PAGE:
University Hosted White Privilege Seminar To “Eliminate Racism”

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Wed, May 3 - 1:50 pm EDT | 1 year ago by
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In order to combat the perceived problem of institutional racism, the University of Iowa is using its clout as an institution of higher learning to teach students, faculty members, and people within the community about white privilege and how it makes white people the most evil people out there. Does that sound ironic to you at all?

Last month, the university hosted a three-day event entitled “Exploring White Identity for Effective Allyship.”

“This event provides space for White identified people to discuss Whiteness and its privileges with other White people. This can be the first step to eliminating tokenism and increasing responsibility among allies to eliminate racism,” a flier for the event explained.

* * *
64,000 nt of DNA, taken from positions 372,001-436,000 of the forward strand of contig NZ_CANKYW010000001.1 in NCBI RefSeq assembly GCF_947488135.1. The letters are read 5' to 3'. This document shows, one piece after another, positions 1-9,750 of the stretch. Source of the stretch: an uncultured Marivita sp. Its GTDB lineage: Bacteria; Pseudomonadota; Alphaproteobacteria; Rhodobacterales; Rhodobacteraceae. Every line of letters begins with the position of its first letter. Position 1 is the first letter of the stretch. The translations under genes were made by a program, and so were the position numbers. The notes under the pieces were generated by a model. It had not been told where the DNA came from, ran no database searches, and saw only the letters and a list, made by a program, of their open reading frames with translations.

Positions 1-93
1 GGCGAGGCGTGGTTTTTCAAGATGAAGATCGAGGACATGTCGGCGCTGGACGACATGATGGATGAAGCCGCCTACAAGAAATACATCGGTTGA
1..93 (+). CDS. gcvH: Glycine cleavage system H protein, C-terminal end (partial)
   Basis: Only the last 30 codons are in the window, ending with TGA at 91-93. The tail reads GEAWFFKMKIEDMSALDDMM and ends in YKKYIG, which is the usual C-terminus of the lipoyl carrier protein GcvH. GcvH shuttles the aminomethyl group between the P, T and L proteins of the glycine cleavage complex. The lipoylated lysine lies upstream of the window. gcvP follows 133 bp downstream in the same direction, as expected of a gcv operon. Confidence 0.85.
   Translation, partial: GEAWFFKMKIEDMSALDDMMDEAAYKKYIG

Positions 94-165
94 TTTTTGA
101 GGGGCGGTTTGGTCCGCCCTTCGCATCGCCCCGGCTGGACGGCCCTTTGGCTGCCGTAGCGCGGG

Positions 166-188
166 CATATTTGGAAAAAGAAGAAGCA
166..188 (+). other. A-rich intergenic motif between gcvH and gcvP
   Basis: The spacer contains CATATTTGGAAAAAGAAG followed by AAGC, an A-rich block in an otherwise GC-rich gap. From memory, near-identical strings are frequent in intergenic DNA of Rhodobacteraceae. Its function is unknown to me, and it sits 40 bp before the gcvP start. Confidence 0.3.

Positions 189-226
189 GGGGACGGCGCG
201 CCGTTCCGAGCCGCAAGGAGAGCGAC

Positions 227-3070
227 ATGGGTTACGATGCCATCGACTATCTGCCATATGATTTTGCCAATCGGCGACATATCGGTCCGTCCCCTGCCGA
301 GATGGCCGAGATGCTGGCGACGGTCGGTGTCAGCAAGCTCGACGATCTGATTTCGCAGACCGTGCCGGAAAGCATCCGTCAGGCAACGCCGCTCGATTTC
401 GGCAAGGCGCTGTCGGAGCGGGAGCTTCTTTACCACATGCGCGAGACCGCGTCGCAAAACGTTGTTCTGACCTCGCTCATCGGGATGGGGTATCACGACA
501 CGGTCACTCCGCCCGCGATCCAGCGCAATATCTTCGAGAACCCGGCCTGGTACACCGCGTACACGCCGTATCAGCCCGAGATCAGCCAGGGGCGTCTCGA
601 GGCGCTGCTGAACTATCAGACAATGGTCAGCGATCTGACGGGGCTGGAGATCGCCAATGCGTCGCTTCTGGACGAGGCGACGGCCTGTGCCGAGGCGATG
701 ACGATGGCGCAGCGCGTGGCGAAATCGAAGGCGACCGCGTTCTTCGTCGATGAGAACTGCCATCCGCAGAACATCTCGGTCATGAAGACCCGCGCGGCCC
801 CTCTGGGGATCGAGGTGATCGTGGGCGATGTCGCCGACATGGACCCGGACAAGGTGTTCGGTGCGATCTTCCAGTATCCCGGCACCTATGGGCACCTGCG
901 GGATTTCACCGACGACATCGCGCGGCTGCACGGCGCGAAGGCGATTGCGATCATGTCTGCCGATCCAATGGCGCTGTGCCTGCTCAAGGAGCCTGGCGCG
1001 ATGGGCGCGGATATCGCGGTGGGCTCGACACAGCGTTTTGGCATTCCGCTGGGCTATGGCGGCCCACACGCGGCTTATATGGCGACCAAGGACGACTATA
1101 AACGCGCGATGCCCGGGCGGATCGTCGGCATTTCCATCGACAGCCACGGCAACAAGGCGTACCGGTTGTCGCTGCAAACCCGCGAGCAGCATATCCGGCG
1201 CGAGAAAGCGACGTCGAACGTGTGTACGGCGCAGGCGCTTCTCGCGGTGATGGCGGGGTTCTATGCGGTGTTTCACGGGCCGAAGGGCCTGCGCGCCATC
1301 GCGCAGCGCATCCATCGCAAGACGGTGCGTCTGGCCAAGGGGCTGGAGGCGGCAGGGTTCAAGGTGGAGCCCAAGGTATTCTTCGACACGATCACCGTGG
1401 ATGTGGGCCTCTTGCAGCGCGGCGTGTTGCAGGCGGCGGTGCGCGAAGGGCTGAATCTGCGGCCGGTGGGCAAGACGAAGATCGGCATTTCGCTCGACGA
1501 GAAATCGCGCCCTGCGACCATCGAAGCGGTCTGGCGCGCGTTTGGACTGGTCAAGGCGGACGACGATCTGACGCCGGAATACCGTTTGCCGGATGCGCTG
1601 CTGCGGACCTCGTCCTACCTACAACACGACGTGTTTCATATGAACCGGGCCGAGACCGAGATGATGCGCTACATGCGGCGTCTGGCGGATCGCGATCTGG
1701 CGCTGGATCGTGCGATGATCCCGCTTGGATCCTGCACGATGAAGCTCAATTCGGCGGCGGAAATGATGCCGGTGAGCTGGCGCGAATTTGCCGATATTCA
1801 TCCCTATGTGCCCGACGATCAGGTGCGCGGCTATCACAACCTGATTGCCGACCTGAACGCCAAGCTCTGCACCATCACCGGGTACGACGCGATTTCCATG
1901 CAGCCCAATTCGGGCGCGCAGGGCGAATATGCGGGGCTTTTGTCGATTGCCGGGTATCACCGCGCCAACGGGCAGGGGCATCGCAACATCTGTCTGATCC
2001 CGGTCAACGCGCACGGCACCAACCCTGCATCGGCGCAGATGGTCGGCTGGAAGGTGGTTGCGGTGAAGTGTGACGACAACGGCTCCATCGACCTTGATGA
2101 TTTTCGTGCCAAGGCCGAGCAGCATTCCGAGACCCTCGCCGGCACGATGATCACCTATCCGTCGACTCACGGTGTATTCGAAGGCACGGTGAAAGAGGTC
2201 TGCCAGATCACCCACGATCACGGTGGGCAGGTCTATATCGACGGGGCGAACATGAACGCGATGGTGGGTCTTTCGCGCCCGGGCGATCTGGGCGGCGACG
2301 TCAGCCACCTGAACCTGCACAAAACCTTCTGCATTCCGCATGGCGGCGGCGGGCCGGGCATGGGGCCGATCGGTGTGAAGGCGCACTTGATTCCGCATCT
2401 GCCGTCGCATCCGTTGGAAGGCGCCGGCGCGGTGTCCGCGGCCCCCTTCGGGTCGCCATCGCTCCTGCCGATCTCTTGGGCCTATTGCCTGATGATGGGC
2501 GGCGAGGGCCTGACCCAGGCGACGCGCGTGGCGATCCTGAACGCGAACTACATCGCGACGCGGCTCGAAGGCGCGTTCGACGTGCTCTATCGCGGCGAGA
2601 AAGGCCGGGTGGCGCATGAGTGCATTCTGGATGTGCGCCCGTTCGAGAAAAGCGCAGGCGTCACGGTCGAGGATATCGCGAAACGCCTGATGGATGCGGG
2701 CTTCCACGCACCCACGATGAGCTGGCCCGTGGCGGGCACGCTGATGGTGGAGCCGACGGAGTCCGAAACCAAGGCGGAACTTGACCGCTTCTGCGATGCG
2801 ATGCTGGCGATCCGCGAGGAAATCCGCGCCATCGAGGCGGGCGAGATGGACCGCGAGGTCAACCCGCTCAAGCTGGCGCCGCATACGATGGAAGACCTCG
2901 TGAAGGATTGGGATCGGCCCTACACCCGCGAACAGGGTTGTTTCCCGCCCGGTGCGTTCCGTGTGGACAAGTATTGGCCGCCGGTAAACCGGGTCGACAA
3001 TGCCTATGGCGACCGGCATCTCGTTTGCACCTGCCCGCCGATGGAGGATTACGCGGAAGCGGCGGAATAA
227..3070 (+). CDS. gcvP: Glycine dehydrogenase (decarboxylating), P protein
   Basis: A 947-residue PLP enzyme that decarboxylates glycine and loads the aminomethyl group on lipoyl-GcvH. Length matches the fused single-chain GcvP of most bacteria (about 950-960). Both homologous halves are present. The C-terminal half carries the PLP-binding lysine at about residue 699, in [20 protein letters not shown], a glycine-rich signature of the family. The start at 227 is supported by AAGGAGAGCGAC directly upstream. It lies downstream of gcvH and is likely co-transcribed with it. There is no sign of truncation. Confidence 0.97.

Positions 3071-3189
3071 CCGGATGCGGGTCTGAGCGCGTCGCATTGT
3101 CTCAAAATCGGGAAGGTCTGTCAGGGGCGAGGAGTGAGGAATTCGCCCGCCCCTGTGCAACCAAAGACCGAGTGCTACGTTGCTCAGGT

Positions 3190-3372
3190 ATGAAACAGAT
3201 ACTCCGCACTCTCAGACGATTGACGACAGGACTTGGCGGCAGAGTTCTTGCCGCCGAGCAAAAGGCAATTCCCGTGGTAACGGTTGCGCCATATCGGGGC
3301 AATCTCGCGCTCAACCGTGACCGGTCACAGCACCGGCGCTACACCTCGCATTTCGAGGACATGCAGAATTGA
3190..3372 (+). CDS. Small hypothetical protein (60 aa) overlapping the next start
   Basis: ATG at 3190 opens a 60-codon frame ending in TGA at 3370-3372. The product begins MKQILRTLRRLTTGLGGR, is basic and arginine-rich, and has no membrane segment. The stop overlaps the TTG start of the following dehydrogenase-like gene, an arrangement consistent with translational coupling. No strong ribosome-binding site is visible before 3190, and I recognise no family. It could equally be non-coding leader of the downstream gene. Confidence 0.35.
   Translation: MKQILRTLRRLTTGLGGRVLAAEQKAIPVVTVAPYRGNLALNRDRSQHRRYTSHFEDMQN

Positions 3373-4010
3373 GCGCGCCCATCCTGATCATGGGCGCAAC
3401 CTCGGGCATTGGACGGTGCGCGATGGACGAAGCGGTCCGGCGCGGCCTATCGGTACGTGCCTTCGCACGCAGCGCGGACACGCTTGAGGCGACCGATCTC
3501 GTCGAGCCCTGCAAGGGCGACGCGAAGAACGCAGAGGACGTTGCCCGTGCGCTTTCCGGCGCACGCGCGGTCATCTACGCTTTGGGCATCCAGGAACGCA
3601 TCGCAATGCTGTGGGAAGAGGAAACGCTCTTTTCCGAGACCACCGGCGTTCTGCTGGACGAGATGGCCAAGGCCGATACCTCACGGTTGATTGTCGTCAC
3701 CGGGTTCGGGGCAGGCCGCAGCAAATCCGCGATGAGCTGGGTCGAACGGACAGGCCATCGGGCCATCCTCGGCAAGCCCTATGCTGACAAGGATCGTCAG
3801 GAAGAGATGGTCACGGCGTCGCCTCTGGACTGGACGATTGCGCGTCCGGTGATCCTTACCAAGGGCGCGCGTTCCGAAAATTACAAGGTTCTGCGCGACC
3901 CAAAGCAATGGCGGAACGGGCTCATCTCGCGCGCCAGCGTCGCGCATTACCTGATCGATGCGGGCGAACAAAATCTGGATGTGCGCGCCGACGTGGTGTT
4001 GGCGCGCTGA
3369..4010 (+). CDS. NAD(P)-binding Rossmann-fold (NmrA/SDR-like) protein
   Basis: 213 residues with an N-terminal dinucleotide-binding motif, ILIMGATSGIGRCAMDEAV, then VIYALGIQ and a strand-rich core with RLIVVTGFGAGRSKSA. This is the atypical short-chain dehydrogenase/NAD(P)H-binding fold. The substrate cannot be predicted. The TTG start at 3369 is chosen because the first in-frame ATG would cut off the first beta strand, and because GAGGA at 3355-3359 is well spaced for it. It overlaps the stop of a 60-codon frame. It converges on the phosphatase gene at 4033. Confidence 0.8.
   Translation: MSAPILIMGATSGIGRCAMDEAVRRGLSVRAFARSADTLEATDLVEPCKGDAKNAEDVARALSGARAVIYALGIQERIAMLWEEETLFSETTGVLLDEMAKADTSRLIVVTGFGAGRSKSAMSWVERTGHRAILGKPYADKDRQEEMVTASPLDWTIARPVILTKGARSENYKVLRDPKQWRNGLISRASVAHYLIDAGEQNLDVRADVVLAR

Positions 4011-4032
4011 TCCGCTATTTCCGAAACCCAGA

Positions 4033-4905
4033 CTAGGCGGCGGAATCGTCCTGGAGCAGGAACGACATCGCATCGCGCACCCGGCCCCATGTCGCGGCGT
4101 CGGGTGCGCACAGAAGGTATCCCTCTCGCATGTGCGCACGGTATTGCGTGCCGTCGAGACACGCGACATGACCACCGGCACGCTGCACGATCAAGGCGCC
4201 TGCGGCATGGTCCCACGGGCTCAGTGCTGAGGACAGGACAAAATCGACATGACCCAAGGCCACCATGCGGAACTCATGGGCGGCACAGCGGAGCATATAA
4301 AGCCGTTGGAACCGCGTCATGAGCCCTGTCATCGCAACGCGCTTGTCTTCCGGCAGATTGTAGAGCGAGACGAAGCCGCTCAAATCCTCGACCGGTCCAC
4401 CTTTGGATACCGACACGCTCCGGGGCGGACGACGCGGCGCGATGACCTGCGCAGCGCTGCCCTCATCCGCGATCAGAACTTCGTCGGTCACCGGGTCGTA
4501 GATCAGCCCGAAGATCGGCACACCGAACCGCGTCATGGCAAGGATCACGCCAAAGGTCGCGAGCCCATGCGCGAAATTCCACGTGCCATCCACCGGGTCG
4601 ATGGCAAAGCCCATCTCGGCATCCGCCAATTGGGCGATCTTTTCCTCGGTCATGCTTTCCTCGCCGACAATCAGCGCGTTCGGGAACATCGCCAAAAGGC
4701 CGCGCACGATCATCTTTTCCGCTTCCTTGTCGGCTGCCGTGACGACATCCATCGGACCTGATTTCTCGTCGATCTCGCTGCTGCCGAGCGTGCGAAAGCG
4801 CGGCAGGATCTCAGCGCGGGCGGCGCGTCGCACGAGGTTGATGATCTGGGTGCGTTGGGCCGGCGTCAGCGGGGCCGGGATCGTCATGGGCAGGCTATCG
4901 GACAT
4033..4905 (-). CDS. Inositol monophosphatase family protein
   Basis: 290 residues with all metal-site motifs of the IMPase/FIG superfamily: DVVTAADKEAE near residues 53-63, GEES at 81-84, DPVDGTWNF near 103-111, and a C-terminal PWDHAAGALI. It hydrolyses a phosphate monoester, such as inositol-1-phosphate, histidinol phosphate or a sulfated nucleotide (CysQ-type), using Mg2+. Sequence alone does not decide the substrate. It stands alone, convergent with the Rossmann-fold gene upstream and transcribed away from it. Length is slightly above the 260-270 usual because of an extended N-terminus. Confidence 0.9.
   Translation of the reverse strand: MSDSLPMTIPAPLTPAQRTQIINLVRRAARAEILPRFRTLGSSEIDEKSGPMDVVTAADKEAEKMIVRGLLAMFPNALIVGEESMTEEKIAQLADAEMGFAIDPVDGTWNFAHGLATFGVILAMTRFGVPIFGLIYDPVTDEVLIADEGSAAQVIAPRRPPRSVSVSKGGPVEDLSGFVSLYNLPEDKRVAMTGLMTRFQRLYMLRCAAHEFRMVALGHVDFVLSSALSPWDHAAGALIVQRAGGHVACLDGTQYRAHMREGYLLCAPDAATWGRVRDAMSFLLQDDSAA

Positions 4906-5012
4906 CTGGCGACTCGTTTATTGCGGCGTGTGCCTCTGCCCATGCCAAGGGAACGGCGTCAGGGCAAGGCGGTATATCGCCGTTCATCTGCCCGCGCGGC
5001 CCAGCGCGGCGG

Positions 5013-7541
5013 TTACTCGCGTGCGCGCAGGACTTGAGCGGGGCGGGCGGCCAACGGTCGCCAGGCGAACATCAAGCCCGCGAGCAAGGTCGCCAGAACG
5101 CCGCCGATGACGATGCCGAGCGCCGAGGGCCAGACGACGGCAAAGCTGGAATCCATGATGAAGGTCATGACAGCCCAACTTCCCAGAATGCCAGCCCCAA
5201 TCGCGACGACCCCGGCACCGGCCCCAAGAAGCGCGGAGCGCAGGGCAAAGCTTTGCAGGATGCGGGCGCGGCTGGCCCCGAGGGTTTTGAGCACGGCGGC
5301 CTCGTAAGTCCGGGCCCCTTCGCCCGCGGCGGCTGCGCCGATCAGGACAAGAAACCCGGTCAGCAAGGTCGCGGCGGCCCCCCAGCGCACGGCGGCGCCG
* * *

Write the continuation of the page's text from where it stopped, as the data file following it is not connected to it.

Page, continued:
The handout also featured this gem of a quote by Emily Chiarello, an educational consultant whose expertise lies in “culturally responsive standards-based education,” whatever that is: “It’s impossible to see the privilege and dominance associated with white racial identity without acknowledging that whiteness is a racial identity.”

The seminar was broken up into three different sessions, with things getting kicked off with a students-only session, followed by a meeting for community members, and wrapping up with a session University of Iowa faculty and staff.

This is not the first time that a public university has spent taxpayer money on a racially charged anti-white nonsense. Last August, the University of Vermont hosted a whites-only getaway called “Examining White Privilege: A Retreat for Undergraduate Students Who Self-Identify as White” that meant to teach guilty white students about “the impact of white privilege” and how to take “action against racism.”

And last April, Oregon State University dropped a whopping $11,500 to hold segregated retreats dedicated to tackling the issues of white privilege, racism, and oppression. One such retreat was called “Racial Aikido” and was exclusive to “students of color,” while white students were only allowed to participate in one called “Examining White Identity in a Multicultural World.”

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